The people who work so hard to take care of adult family members with special needs got a welcome piece of good news last week when a judge signed an agreement that forces the state to find funding for key support services for autistic and developmentally disabled Mainers.

Gov. Paul LePage has been a vocal supporter of eliminating the years-long waiting lists for these services, and administration officials are touting the settlement as a milestone toward this objective. But the governor’s actions haven’t always lived up to his words: This spring he vetoed a budget bill providing MaineCare funding for developmentally disabled adults, and the proposal survived only because legislators overwhelmingly overturned his veto.

Lawmakers have shown that they’re ready and able to reach across the aisle when an issue unites them — and for the sake of vulnerable Mainers, elected officials should look for more opportunities to work together during the next session.

Developmentally disabled Maine residents have been in the spotlight under LePage. He’s repeatedly said that the state shouldn’t expand MaineCare coverage for so-called “able-bodied” low-income residents when it can’t provide funding for already eligible people who are waiting for services.

The problem was addressed by the Legislature’s Appropriations Committee, which called for support-services funds to be allocated starting in June 2015 — the last month of the current fiscal year — in order to ensure that they’d be included in the next fiscal year’s budget.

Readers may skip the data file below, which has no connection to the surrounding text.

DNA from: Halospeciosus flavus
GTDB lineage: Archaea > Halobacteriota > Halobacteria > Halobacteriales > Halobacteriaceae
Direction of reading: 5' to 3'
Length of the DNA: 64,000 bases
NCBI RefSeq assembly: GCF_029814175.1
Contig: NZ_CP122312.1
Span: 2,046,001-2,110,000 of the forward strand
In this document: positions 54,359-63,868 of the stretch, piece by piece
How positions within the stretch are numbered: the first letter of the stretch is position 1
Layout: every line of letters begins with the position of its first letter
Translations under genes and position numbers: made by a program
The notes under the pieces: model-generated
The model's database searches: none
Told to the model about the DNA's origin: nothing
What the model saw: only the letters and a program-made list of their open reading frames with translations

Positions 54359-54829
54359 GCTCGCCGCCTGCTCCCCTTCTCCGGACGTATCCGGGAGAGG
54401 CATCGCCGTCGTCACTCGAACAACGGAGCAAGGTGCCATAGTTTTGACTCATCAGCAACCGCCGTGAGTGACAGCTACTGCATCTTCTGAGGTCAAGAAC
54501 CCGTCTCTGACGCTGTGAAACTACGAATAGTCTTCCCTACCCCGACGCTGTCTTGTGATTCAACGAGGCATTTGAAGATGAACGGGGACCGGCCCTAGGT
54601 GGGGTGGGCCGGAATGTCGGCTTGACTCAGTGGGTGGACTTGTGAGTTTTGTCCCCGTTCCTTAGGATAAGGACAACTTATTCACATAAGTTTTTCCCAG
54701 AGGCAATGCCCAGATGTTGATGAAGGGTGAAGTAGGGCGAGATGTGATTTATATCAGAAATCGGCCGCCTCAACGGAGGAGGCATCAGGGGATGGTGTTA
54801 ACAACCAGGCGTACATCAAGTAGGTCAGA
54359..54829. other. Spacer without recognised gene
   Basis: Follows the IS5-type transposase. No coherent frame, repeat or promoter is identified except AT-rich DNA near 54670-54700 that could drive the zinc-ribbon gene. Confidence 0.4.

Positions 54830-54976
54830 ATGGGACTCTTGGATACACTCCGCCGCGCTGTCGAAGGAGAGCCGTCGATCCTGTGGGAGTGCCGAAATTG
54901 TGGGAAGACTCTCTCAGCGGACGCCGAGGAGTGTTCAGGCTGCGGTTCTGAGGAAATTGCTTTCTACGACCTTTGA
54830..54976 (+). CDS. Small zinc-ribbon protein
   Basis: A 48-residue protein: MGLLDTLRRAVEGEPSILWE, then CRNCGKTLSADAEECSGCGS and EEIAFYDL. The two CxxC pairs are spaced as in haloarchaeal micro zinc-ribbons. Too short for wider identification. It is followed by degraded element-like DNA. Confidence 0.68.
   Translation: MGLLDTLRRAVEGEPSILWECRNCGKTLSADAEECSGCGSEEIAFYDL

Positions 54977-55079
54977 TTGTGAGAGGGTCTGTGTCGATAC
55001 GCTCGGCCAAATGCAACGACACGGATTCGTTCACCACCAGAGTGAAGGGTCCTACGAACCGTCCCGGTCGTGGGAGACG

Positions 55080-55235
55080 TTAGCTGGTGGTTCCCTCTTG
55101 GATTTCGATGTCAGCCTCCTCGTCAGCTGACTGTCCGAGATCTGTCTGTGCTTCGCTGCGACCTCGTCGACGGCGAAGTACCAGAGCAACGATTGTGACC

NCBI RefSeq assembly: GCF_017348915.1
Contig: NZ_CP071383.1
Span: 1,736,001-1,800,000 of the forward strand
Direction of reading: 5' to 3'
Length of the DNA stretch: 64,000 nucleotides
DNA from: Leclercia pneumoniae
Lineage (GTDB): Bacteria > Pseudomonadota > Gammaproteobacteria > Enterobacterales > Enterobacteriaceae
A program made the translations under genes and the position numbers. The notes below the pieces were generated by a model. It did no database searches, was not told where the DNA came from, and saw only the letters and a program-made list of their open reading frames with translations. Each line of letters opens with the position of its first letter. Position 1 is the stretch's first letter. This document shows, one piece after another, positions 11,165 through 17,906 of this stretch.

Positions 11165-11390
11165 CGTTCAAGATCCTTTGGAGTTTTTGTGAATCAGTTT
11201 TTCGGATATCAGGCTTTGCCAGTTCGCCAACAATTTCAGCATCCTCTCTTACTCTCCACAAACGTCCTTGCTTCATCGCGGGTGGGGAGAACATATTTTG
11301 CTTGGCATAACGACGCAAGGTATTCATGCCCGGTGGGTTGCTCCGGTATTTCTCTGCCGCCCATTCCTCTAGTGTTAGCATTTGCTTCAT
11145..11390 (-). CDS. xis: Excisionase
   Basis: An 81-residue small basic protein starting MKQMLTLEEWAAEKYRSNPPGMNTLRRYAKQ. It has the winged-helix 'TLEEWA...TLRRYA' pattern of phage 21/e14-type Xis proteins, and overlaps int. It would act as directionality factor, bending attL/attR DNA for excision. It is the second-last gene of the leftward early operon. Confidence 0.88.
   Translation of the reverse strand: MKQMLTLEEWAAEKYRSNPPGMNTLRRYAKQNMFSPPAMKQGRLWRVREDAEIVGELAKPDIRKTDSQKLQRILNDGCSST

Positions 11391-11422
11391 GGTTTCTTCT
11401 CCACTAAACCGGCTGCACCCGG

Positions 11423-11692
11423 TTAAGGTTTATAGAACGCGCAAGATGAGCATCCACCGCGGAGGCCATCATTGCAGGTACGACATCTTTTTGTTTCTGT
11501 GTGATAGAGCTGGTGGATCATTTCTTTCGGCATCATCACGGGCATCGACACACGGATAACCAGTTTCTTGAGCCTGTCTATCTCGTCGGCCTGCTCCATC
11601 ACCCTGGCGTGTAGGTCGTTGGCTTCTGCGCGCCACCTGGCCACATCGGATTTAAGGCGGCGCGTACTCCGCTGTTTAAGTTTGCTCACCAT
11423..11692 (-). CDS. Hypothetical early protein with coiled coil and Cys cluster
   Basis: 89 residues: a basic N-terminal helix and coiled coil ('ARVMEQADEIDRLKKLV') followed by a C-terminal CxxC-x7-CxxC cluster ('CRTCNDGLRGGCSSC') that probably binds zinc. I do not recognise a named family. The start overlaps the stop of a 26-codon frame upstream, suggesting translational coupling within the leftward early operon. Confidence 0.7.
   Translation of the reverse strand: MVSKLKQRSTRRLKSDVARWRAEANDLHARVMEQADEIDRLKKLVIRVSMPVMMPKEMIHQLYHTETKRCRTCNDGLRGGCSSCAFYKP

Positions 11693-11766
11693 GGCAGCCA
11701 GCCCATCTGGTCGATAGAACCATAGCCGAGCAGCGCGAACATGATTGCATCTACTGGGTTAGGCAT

The panel’s $32 million budget proposal, including the support services, easily passed the Legislature and was supported over the veto of the governor, who said he couldn’t back a spending plan “that uses gimmicks to keep it balanced.”

Fast forward to last week, when the settlement was signed, and the LePage administration never mentioned the Legislature’s work on behalf of the developmentally disabled. Instead, a Department of Health and Human Services spokesman said, “(The governor’s) efforts and those of the department to improve the services and supports for these vulnerable Mainers well preceded this lawsuit and will remain a significant focus.”

But this rhetoric won’t help the families who are paying out of pocket for services for the developmentally disabled, or who’ve had to quit their jobs to stay home and care for their loved ones.

Maine lawmakers are the ones who have stepped up, and we hope the next Legislature does the same.


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